Although there are flashes of the early brilliance — the ‘‘ dragonfly dim- darting in the stream’’ that ‘‘ Follows and watches with enormous eyes/ His blue narcissus glitter in the air’’ — the corny imagery and synthetic emotion combine to undercut the whole: For now his craft has passed the straits and now Into my shoreless sea he drives alone. Islands of spice await his happy prow And fabulous deeps support and bear him on.
Even the explicitly Australian emphasis in poems such as Hay Fever and Beyond Khancoban could not force out the archaic register, with its pleonasms and syntactical inversions. Moreover, a certain laziness set in. In the opening stanza of Moschus Moschiferus , the final line fairly limps to its conclusion.
If Hope’s poetry was looking a little slack from the early ’ 60s on, his critical position was adamantine. Always a fearsome and a fearless reviewer ( his verdict on Patrick White’s The Tree of Man — ‘‘ pretentious and illiterate verbal sludge’’ — has passed into Australian literary folklore), Hope was also a big- picture thinker whose comments on the ‘‘ classicromantic quarrel’’ and laments for the demise of shaping forms such as the ode, the epistle and the verse tragedy give us a clue as to how and why he wrote himself into a poetic corner.
Intellectually, Hope was a classicist who thought that romantic self- expression had killed off the discursive modes and that ‘‘ poetry, at the nadir of this search for its essence, became the formless babble and vomit of the poet’s subconscious mind’’.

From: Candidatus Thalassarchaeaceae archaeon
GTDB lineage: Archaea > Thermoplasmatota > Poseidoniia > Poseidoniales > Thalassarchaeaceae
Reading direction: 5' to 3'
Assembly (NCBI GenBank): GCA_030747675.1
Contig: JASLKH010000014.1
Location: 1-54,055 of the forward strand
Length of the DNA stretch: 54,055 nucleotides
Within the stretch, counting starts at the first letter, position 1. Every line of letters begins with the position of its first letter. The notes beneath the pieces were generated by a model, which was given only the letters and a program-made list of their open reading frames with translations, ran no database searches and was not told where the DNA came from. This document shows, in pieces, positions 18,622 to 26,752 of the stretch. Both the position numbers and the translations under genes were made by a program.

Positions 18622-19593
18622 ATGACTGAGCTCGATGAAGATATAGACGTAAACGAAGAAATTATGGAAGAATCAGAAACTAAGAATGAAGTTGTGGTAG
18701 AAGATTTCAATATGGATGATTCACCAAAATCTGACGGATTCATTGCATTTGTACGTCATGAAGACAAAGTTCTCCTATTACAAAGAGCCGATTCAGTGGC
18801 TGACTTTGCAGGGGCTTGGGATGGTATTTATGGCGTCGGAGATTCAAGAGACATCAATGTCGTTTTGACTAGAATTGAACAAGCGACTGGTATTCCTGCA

This wasn’t just a losing battle, it was a nonbattle: a phony war. ( It was also a gift to the literary critters, who set about tying themselves in knots over a poet whose Apollonian formalism was tantalisingly at odds with his Dionysian subject matter.) Nevertheless, Hope seemed to believe it, and his stance soon began to shape the poetry, which became progressively less emotional and more ( and fatally) intellectual.
One of the things good poetry does is give definite expression to indefinite feelings. Hope, by contrast, wanted poetry to give definite expression to definite thoughts, and only such feelings as could be netted, pinned to the board and analysed. Always adept at thinking in verse ( especially in his rhyming couplets, a sure sign of his Augustan proclivities), he came to distrust that emotional intelligence without which poetry ceases to live. Poems need a personality. Hope hid his, and his poetry suffered.
Possibly he ran out of inspiration and so set about trying to convince himself that inspiration wasn’t important. Whatever the truth, he became an anomaly: a sporadically excellent poet, yes, but an eccentric and rather marginal one, and certainly not the poetic force, at once traditional and revolutionary, augured by the early poems. Fortunately, we have those early poems to remind us what we never had.
Richard King is Perth- based literary critic. In the high jungle where Assam meets Tibet The small Kastura, most archaic of deer, Were driven in herds to cram the hunters’ net And slaughtered for the musk- pods which they bear
Eccentric and sporadically excellent: Jenni Mitchell’s Portrait of Alec Hope ( 1989)